The Haymiliyah Sulphide Ores (Haylayn Massif, Oman Ophiolite): In-situ Segregation of PGE-poor Magmatic Sulphides in a Fossil Oceanic Magma Chamber


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Abstract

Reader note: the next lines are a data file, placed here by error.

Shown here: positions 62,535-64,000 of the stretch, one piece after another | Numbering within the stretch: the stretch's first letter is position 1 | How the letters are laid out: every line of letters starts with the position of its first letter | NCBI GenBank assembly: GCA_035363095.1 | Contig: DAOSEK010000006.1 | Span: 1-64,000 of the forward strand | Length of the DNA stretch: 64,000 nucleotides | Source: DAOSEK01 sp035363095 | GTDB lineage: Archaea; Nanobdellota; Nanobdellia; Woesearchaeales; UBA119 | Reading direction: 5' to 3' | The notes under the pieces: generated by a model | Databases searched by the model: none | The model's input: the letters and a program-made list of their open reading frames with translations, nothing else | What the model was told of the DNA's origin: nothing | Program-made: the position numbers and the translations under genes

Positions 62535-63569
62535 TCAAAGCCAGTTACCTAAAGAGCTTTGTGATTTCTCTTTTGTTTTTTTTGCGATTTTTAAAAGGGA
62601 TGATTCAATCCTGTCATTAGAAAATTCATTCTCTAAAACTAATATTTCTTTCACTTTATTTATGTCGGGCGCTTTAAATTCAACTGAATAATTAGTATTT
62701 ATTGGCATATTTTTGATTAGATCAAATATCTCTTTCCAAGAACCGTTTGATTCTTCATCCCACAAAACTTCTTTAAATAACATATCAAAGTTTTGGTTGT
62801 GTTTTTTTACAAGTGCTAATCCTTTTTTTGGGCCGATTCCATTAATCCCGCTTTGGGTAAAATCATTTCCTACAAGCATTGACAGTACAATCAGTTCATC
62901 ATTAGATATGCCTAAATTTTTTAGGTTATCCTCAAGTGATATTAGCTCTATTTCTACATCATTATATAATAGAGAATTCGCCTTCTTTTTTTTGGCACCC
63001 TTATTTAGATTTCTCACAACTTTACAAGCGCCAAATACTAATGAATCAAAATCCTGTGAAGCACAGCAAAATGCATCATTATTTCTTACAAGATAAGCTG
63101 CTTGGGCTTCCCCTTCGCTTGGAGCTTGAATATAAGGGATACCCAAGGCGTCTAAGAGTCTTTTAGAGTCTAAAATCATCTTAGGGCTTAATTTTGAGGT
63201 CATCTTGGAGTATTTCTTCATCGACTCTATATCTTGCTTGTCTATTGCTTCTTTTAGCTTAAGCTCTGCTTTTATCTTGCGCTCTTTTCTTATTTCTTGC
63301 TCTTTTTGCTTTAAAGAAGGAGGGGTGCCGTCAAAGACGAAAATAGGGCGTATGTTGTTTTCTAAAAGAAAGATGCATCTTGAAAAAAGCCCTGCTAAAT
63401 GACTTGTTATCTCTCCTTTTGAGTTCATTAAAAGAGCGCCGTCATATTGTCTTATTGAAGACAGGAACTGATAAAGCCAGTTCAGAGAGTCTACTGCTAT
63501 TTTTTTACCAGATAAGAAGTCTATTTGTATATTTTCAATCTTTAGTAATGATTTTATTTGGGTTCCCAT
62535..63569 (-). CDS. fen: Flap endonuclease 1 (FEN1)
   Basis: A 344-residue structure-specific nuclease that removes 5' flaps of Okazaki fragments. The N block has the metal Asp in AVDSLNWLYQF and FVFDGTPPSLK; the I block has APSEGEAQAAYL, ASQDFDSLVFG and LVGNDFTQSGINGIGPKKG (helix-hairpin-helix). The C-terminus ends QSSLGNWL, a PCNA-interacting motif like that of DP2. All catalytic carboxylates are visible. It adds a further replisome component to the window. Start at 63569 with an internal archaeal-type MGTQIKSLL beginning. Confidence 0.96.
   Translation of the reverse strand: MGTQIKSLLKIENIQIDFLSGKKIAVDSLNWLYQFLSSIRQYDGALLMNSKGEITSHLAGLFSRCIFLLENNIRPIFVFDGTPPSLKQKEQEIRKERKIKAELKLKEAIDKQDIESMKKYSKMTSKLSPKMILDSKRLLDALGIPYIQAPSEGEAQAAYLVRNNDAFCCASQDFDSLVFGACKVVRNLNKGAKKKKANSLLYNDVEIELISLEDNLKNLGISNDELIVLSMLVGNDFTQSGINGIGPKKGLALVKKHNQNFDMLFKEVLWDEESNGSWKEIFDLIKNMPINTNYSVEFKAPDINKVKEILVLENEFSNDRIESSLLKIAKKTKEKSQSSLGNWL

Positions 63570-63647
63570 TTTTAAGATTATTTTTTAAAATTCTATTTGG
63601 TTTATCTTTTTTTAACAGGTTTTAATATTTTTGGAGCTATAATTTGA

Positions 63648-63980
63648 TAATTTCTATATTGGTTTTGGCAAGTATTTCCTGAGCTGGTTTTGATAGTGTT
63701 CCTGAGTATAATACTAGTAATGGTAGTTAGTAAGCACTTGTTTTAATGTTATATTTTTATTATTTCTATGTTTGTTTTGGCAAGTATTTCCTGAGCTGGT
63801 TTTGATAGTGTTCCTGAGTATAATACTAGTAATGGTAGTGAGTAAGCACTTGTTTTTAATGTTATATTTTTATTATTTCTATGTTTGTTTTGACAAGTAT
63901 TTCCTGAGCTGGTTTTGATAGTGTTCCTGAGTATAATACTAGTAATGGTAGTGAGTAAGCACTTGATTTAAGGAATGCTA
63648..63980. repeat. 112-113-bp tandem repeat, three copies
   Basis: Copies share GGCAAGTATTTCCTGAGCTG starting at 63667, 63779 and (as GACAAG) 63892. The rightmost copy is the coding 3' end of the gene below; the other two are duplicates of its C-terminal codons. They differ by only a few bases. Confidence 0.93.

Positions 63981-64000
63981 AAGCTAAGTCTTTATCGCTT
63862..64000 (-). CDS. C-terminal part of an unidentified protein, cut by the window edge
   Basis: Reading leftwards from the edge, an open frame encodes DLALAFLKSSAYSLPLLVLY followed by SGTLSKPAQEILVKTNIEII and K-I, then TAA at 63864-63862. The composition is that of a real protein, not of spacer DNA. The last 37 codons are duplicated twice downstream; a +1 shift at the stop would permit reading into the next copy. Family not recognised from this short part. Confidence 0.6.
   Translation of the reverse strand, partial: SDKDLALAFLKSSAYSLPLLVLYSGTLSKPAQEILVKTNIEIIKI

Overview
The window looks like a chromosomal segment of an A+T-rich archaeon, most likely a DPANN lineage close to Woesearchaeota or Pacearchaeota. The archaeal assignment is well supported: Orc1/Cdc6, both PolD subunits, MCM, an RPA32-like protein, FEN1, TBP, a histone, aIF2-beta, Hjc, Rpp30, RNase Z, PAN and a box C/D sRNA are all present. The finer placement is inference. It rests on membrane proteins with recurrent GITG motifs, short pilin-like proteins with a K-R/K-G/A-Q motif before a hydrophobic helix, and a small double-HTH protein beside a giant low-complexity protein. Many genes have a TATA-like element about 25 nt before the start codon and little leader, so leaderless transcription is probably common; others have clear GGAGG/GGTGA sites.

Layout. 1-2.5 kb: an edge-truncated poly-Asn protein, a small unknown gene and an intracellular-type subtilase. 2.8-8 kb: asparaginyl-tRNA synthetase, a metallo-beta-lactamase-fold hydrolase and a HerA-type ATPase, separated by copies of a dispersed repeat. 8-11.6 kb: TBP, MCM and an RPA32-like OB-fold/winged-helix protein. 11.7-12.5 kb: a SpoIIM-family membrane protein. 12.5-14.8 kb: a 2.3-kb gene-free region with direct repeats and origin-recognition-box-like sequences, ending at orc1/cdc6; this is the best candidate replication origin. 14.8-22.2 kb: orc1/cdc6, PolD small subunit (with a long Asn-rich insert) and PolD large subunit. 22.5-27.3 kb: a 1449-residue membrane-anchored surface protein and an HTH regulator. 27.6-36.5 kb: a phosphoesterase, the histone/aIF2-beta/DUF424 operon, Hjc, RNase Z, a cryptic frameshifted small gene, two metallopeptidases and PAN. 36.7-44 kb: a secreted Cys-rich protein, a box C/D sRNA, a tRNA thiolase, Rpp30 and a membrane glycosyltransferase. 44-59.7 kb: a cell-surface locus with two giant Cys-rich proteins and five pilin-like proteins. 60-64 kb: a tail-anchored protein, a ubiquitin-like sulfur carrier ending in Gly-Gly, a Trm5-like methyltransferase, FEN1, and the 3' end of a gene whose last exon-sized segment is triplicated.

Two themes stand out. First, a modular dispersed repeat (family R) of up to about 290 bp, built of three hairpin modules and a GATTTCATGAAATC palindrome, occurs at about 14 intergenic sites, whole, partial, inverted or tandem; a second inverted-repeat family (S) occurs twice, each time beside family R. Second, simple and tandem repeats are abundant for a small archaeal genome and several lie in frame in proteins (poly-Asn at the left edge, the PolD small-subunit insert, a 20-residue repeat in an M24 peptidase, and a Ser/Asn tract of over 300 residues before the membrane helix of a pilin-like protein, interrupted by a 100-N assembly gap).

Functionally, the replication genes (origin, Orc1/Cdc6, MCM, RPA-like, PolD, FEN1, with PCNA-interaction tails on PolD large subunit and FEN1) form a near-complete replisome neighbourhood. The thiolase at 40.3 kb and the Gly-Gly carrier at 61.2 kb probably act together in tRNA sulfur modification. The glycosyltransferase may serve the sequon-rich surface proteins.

The Semail ophiolite in Oman is one of the few ophiolitic complexes that may display locally magmatic sulphide ores in layer 3 of the crustal section. The ores found in the wadi Haymiliyah plutonic sequence, are composed of low Ni-pyrrhotite, chalcopyrite, pyrite and pentlandite. They are located at the bottom of a thick two-pyroxene and noritic gabbro unit, the Main Laminated Noritic Gabbro Unit (MLNGU) that crystallized from evolved tholeiites according to a calc-alkaline liquid line of descent. The MLNGU rests on coarse-grained layered gabbros of the Main Layered Gabbro Unit (MLGU) crystallized from more primitive MORB-like magmas. A detailed mineralogical study coupled with analyses of S, Se, chalcophile transition metals (Cu, Ni, Platinum-group elements, PGE) and Au allows two stages to be distinguished in the precipitation of the sulphides. Sulphide modal abundances start to increase at the top of the MLGU (up to 4%) where orthopyroxene becomes a major phase. Sulphides in the MLGU are only intercumulus and Cu-rich, indicating a S-undersaturated regime. The fine-grained two-pyroxene gabbros at the bottom of the MLNGU contain up to 16% sulphides (monoclinic pyrrhotite, pyrite, chalcopyrite). However, their precious metal contents are very low and far from economic grade (Σ PGE+ Au <15 ppb except one concentration at 230 ppb in the richest layer). Sulphide droplets in cumulus silicates indicate that sulphides precipitated in the fine-grained gabbros from a S-saturated magma. Sulphide liquid immiscibility was likely triggered by a set of unusual circumstances, such as a progressive S enrichment in high fO2 environments resulting from the closure of the Haymiliyah magma subchamber, the lack of a strong Fe-enrichment trend, and possibly a sudden temperature drop. The abundance of disseminated ores suggests that gravity segregation was inefficient; sulphide droplets probably nucleated at the crystallization front of the silicates. This hypothesis (of in-situ crystallization of sulphides) would also account for the very low precious metal contents. All the S present in the magma chamber was mobilized into the ores since the underlying MLNGU and isotropic gabbros are almost devoid of sulphides.

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